When the Maryland Transit Administration redesigned Baltimore’s bus network in 2016, communication gaps between agency planners and bus operators quickly became apparent.
“During the redesign process, we found that the public knew things about the network and the service that the operators didn’t,” says the MTA’s Keisha Farrell, who worked in the agency’s public outreach division at the time. Bus operators felt like they hadn’t been included in the planning process. They vented their frustrations to riders, coloring the public’s impression of the redesign.
Agency executives realized they needed to improve communication between management and frontline employees. To create better channels for receiving and responding to bus operator feedback, MTA Administrator Kevin Quinn tapped Farrell to lead the agency’s new “in-reach” program.
Though just a few years old, the in-reach program is already showing results. Bus operator morale is improving, and scheduling is now more reflective of conditions in the real world.
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MTA has historically communicated with its operators by sending staff out to the different bus divisions to conduct PowerPoint workshops or town hall-style meetings. But that format didn’t reach most bus operators. Messages were distributed unevenly. “We were maybe capturing 300 people, and there were another 1,200 people that we were not communicating with at all,” explains Farrell.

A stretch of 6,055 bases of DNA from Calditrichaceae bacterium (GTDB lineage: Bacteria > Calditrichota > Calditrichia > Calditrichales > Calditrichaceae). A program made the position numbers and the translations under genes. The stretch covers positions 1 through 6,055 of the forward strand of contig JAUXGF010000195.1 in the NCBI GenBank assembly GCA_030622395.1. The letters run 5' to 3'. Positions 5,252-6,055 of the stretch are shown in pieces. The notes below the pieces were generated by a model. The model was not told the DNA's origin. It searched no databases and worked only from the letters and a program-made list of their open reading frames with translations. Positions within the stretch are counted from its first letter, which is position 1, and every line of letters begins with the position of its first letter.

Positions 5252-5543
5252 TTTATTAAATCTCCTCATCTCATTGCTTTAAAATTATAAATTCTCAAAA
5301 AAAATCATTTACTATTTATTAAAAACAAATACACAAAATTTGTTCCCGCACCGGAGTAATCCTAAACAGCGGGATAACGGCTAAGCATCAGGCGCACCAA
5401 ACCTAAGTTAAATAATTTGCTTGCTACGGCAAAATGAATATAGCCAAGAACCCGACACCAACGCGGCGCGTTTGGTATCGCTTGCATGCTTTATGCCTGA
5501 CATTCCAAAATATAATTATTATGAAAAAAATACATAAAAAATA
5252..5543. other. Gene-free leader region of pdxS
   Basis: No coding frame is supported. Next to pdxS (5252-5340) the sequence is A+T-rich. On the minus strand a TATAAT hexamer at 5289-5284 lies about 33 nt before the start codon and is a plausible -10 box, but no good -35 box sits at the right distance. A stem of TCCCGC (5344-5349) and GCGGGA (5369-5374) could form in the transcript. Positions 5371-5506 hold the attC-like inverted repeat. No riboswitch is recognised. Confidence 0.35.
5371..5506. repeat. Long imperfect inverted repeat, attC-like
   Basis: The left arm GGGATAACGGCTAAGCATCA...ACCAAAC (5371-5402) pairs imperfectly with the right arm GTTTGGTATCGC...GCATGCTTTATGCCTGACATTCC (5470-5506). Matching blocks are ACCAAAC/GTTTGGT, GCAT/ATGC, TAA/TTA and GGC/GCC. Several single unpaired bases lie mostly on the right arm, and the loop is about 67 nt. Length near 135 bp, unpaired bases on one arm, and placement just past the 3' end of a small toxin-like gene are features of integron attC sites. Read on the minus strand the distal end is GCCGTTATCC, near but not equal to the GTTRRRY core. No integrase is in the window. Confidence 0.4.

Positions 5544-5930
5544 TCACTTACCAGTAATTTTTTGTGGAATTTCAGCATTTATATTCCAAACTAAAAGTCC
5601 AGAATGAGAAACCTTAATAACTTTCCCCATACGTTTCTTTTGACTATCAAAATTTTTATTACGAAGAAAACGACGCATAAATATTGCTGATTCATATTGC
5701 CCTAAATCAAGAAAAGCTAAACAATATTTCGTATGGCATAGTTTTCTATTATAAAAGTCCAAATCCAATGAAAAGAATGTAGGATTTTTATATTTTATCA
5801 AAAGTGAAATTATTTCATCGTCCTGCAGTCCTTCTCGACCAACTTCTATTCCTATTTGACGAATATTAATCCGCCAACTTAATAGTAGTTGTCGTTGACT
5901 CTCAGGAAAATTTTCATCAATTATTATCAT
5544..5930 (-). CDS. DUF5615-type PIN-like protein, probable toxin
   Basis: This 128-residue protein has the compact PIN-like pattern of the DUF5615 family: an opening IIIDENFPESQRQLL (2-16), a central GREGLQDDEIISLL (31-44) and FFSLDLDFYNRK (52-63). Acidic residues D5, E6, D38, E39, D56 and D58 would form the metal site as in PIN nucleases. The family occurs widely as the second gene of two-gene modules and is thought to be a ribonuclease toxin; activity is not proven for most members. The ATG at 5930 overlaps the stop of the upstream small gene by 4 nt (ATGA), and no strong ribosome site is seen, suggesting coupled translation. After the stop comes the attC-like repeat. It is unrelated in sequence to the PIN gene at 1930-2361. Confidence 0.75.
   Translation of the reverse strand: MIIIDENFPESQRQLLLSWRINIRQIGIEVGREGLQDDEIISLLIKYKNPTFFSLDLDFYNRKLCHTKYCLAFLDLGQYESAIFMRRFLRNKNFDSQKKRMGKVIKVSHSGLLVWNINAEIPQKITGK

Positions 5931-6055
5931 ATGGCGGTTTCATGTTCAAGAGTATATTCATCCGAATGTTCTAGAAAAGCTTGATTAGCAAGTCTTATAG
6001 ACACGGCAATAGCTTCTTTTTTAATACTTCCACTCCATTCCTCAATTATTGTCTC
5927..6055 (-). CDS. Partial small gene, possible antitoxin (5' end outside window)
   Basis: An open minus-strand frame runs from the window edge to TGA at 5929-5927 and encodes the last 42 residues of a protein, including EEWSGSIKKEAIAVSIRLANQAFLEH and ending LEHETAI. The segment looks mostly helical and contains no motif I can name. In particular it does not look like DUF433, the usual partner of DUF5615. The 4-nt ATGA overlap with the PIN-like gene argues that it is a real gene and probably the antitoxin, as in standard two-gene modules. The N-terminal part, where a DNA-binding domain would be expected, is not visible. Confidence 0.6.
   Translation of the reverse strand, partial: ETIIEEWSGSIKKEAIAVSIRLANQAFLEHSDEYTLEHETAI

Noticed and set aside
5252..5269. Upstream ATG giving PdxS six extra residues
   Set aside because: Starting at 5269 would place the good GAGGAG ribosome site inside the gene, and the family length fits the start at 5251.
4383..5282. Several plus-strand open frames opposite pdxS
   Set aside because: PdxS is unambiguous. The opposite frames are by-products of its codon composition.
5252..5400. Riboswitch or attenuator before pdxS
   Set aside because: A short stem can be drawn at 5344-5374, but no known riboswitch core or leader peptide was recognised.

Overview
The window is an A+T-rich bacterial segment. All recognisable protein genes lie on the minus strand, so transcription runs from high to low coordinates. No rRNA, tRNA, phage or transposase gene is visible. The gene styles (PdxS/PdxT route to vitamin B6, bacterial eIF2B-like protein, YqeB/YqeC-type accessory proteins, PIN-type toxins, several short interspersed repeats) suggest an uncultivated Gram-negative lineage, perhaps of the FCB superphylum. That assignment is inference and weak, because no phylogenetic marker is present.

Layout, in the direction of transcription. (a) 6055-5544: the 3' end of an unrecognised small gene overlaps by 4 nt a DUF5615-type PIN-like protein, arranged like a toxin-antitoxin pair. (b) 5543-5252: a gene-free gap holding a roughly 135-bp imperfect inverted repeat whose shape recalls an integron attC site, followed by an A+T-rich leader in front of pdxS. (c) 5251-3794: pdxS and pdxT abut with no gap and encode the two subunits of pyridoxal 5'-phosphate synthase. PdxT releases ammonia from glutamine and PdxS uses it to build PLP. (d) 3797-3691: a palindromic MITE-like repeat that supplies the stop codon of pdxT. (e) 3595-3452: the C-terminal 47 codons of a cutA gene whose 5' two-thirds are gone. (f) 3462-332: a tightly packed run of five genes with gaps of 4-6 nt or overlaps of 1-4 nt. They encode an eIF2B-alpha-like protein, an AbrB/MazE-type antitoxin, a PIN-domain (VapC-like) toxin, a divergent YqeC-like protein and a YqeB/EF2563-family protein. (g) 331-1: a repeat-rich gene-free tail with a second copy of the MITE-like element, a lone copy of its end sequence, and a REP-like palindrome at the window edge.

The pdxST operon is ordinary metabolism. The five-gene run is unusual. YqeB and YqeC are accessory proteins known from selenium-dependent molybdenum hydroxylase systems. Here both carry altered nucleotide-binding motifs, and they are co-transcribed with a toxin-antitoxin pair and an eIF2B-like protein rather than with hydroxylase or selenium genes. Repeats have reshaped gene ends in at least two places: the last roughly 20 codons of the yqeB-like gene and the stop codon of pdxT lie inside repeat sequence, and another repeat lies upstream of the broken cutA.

To address these shortcomings, the in-reach program has developed a suite of communications methods that increase the visibility of management, and better meet operators where they are.
Instead of workshops, in-reach staff now hold open hours for operators at different divisions to come share feedback. “We now ask them questions like, ‘What’s a concern? How can we help you? What would make it better?’” says Farrell.
Through this process, MTA has made changes to scheduled run times, posted more legible fare information to buses, and improved restroom access for bus operators.
To build trust and dialogue, the program also facilitates “Coffees with Administrator Quinn,” where operators have coffee with Quinn and agency executives. In-reach also hosts semi-regular brown bag lunches and round tables. And to ensure everyone receives the same information, the in-reach program broadcasts relevant updates and changes on digital screens at all divisions, and sends out a newsletter.
Displays convey how MTA management is responding to feedback from bus operators.
Farrell also created comment boxes and put them out at every division to solicit feedback from bus operators. At first, operators dismissed them as a waste of their time. Many were convinced that at best, their feedback would never see daylight, or at worst, that they would be retaliated against.
Farrell changed this perception by creating a system that’s transparent and responsive. She calls operators when she doesn’t understand their questions, which has made them feel like someone is actually listening. She also created display boards to show operators exactly what was being done with feedback. “We’ll list the comments that we get from the operators, and then we list what the solution was, or what we did with it, or how we need to change,” she says. Farrell says the MTA is in the process of creating a digital portal where operators can more easily input and track comments.